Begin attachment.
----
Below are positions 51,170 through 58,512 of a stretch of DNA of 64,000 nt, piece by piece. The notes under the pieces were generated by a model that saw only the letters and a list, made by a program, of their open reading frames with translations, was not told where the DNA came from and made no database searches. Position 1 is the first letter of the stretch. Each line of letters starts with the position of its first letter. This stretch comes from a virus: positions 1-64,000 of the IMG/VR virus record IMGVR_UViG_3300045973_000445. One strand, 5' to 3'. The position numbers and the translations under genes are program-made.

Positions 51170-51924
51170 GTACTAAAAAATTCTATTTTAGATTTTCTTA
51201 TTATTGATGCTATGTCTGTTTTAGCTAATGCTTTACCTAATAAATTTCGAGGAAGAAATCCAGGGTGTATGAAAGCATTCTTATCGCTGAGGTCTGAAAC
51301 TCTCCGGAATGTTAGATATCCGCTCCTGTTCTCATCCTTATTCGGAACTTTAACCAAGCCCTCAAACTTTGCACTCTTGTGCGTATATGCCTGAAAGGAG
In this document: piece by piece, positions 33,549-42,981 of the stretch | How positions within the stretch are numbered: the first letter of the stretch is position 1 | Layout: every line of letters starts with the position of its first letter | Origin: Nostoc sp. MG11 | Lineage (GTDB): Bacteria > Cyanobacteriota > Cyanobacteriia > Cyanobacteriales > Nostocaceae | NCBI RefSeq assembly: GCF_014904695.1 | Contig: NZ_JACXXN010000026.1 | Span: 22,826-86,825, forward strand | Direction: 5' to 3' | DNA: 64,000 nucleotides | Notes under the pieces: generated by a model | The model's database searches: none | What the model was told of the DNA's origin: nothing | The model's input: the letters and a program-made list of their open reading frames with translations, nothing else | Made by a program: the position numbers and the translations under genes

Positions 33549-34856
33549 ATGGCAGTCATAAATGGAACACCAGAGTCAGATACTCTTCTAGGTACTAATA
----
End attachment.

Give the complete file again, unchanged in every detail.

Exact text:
Below are positions 51,170 through 58,512 of a stretch of DNA of 64,000 nt, piece by piece. The notes under the pieces were generated by a model that saw only the letters and a list, made by a program, of their open reading frames with translations, was not told where the DNA came from and made no database searches. Position 1 is the first letter of the stretch. Each line of letters starts with the position of its first letter. This stretch comes from a virus: positions 1-64,000 of the IMG/VR virus record IMGVR_UViG_3300045973_000445. One strand, 5' to 3'. The position numbers and the translations under genes are program-made.

Positions 51170-51924
51170 GTACTAAAAAATTCTATTTTAGATTTTCTTA
51201 TTATTGATGCTATGTCTGTTTTAGCTAATGCTTTACCTAATAAATTTCGAGGAAGAAATCCAGGGTGTATGAAAGCATTCTTATCGCTGAGGTCTGAAAC
51301 TCTCCGGAATGTTAGATATCCGCTCCTGTTCTCATCCTTATTCGGAACTTTAACCAAGCCCTCAAACTTTGCACTCTTGTGCGTATATGCCTGAAAGGAG
In this document: piece by piece, positions 33,549-42,981 of the stretch | How positions within the stretch are numbered: the first letter of the stretch is position 1 | Layout: every line of letters starts with the position of its first letter | Origin: Nostoc sp. MG11 | Lineage (GTDB): Bacteria > Cyanobacteriota > Cyanobacteriia > Cyanobacteriales > Nostocaceae | NCBI RefSeq assembly: GCF_014904695.1 | Contig: NZ_JACXXN010000026.1 | Span: 22,826-86,825, forward strand | Direction: 5' to 3' | DNA: 64,000 nucleotides | Notes under the pieces: generated by a model | The model's database searches: none | What the model was told of the DNA's origin: nothing | The model's input: the letters and a program-made list of their open reading frames with translations, nothing else | Made by a program: the position numbers and the translations under genes

Positions 33549-34856
33549 ATGGCAGTCATAAATGGAACACCAGAGTCAGATACTCTTCTAGGTACTAATA